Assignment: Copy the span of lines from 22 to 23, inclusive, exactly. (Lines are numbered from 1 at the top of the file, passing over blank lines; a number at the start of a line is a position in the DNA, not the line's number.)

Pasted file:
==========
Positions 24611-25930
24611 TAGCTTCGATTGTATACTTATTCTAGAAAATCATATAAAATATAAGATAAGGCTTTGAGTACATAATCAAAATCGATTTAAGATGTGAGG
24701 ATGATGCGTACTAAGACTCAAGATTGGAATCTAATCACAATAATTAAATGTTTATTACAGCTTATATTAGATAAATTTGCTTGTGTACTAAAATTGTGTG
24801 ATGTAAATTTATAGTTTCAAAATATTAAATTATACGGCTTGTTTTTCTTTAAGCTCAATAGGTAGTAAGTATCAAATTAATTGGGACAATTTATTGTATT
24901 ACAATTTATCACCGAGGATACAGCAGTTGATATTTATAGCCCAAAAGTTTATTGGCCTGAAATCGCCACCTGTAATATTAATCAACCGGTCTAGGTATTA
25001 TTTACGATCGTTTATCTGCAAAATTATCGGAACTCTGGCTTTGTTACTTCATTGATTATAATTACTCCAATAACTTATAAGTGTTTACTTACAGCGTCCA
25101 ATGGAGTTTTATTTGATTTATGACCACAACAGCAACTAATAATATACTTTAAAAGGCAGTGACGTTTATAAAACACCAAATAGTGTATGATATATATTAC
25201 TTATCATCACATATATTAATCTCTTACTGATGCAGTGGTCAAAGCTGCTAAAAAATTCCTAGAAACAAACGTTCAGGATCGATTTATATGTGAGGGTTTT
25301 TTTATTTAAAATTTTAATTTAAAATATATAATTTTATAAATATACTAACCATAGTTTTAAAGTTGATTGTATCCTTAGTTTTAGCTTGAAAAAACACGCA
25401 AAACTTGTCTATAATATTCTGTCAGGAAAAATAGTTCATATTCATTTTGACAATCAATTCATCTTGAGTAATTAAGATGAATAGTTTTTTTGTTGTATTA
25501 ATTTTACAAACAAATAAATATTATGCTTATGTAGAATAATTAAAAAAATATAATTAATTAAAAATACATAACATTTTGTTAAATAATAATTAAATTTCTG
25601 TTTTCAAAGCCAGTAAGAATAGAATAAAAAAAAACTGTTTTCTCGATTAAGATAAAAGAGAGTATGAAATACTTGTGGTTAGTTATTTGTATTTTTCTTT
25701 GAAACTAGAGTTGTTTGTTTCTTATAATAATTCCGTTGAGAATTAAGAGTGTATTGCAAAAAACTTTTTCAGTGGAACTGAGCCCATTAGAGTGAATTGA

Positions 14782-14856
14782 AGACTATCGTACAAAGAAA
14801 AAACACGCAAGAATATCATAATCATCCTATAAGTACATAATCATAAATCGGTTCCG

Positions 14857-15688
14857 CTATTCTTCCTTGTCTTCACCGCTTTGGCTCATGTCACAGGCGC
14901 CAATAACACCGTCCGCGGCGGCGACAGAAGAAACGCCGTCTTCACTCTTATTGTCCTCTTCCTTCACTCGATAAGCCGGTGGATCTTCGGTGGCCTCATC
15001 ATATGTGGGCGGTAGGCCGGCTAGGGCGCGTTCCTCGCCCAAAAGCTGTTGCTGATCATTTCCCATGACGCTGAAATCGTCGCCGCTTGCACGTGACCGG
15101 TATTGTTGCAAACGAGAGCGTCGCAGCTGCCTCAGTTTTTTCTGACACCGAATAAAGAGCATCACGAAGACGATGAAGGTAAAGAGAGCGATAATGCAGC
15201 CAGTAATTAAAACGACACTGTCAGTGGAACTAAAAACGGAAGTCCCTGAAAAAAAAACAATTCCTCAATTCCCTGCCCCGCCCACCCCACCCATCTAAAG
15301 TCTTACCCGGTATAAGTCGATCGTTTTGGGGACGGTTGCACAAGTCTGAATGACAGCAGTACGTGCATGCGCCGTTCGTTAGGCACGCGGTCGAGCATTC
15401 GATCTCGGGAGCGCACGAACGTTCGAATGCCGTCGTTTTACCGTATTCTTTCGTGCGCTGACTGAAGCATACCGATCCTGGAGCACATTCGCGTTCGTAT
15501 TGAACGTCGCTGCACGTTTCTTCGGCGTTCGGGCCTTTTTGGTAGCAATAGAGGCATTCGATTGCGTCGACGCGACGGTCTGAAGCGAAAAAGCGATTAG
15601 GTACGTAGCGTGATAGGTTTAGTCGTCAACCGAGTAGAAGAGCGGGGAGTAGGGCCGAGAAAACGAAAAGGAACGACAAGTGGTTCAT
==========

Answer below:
15201 CAGTAATTAAAACGACACTGTCAGTGGAACTAAAAACGGAAGTCCCTGAAAAAAAAACAATTCCTCAATTCCCTGCCCCGCCCACCCCACCCATCTAAAG
15301 TCTTACCCGGTATAAGTCGATCGTTTTGGGGACGGTTGCACAAGTCTGAATGACAGCAGTACGTGCATGCGCCGTTCGTTAGGCACGCGGTCGAGCATTC